Sunday, September 20, 2009

One Problem and Four Wrong Answers

Today's Los Angeles Times was a little weirder than usual. In the news section, I found a rather extraordinary article on one of the difficult problems in reining in health care costs. The biggest health care expenditures occur in the last two years of life (no surprise there), which means Medicare takes a big hit at that point because in most cases it is the insurer. What shocked me was that in the Los Angeles area, those costs are nearly double the national average. There is no single reason for that, but rather a complex set of factors, and the article takes a good look at some of those factors.

Some experts say high costs for patients at big-city hospitals such as White Memorial reflect a free-spending, out-of-control medical marketplace. Others say medical costs are higher in urban areas because the poor need more care and the rich demand it. Others say the profit motive is at play.

Still others say that when lives are at stake, cost should not be an issue.

Whatever the reason, the question itself has taken on added importance as the Obama administration pushes a massive expansion of medical care to the uninsured. In campaigning for a healthcare overhaul, President Obama has made repeated calls for changes that will help "Americans avoid the unnecessary hospital stays, treatments and tests that drive up costs."

OK, so the style sucks ("some say" should be banned from any news report), but the article does raise the right issues and surveys some of the answers. All in all, the article is well worth the read.

The article is not the weird part, however. That comes in the editorial section where four conservatives (none serving in Congress at the present time) step forward with their views on what would fix the whole health care problem. The names are very familiar, as are the views.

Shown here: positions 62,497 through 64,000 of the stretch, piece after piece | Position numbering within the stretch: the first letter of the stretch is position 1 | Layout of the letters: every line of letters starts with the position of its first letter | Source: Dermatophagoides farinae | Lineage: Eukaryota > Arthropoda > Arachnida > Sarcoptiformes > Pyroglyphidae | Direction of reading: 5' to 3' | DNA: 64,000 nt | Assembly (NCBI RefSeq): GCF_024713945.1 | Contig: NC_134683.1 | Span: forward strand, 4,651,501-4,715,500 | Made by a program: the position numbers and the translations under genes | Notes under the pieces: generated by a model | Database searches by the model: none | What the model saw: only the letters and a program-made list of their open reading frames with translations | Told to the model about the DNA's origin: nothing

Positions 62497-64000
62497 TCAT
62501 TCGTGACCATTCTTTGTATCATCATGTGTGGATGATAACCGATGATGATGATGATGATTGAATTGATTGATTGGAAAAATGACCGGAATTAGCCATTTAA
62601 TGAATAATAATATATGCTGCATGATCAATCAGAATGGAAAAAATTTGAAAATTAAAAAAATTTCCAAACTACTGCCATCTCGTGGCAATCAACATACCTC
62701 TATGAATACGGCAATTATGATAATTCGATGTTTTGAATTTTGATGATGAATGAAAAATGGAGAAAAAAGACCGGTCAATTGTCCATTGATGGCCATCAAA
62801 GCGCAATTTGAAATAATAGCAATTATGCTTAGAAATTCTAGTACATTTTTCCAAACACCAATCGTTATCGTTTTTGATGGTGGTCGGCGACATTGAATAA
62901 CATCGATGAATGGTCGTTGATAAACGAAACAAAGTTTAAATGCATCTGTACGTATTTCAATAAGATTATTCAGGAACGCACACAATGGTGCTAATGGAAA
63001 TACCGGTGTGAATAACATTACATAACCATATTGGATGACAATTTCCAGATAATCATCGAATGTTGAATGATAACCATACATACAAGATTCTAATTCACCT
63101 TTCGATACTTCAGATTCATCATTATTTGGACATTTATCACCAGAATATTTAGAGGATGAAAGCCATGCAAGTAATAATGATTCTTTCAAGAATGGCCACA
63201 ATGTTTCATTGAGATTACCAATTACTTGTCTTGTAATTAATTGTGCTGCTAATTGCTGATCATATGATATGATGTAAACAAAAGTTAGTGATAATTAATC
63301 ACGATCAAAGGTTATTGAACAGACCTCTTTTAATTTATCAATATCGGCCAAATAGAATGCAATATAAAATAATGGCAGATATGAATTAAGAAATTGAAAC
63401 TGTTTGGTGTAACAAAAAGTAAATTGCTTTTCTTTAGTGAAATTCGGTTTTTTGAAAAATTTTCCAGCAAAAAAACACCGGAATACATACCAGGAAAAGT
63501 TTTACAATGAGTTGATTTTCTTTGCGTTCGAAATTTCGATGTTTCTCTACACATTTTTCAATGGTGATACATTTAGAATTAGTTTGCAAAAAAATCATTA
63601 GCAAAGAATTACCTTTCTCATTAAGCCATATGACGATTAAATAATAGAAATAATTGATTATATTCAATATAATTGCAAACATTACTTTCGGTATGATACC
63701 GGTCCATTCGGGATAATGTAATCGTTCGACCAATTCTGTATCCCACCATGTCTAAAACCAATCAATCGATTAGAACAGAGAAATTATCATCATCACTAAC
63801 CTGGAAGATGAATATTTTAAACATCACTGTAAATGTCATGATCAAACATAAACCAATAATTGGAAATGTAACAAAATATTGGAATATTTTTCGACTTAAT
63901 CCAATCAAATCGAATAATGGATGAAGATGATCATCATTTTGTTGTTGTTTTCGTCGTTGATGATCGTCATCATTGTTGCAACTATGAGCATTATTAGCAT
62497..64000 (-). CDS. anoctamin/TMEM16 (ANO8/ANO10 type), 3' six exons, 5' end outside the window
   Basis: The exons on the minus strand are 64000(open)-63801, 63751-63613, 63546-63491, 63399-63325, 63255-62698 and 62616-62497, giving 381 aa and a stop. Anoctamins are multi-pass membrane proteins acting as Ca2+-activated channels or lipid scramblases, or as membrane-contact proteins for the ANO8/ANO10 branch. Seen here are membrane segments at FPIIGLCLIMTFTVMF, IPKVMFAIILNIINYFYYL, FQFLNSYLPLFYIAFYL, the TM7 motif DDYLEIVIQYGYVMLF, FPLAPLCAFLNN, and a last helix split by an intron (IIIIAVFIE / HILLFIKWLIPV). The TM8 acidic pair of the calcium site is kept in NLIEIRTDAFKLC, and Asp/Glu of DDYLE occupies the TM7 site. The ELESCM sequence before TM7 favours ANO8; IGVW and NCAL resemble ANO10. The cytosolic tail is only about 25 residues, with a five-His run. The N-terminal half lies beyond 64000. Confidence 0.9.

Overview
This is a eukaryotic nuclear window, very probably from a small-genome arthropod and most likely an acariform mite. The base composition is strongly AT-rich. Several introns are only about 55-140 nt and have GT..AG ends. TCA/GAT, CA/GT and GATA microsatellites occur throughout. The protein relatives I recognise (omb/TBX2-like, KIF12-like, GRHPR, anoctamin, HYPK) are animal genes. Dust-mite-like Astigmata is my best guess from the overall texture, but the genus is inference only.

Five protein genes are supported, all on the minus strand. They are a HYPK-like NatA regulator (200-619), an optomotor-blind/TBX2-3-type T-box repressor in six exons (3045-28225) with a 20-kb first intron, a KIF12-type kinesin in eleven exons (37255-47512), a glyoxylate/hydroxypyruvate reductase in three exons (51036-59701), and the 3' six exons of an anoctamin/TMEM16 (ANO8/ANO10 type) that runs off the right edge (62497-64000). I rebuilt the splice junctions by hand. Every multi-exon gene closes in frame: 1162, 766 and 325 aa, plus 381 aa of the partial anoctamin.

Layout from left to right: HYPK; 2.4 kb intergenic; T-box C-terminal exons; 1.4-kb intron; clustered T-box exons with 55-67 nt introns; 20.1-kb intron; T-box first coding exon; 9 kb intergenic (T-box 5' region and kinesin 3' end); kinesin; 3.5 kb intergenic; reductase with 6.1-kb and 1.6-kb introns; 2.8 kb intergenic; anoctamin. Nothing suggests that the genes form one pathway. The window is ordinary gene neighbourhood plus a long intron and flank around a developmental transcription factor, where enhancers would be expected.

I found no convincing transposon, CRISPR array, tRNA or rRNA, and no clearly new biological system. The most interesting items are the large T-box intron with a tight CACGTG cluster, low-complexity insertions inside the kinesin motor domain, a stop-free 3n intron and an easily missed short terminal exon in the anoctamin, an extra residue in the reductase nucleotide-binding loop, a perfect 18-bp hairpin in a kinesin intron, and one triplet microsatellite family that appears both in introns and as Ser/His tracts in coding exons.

First up (and go hide your cat) is former Sen. Bill Frist, whose suggestion is that we "Focus on Wellness:"

The key word is "interventions." Think about it: Having more people getting more health screenings, mammograms, pap smears and colonoscopies has to cost more money.

While we want such services to be widely available, reform that concentrates merely on offering more of those things isn't the way to fix what ails the nation. Instead, we need a system that concentrates on keeping us well, so we need less "healthcare" and fewer "preventive interventions" in the first place.

The major determinants of health are not doctors, hospitals, universal insurance, public plans and expanded health services. Much more significant is behavior -- things such as diet, exercise, smoking and drinking -- basic education and socioeconomic status. So if the goal is to make us healthier, to lower the burden and thus the societal costs of disease, policymakers in Washington must actively promote health and wellness. And the way to do that is by providing incentives for the implementation and sustained use of employer-backed wellness programs.

So, quit smoking, drinking, eating fried foods, and start exercising and stay in school and all will be well in the land, at least eventually. For those too far along for such a program, or who don't have an employer willing to fund a wellness program, well, too bad for them. They'll have to live/die with their own choices.

Next up is Mickey Edwards, whose idea is "Solve the urgent healthcare problems, and leave the rest." His idea on what the "urgent problems" is also unsurprising:

Step one: Authorize creation of an alternative, non-government source of insurance -- a "pool" that would allow the uninsured, self-insured, etc., to join in a private plan that would not be tied to any particular employer or association. This plan already has a great deal of bipartisan support and could easily be brought to life.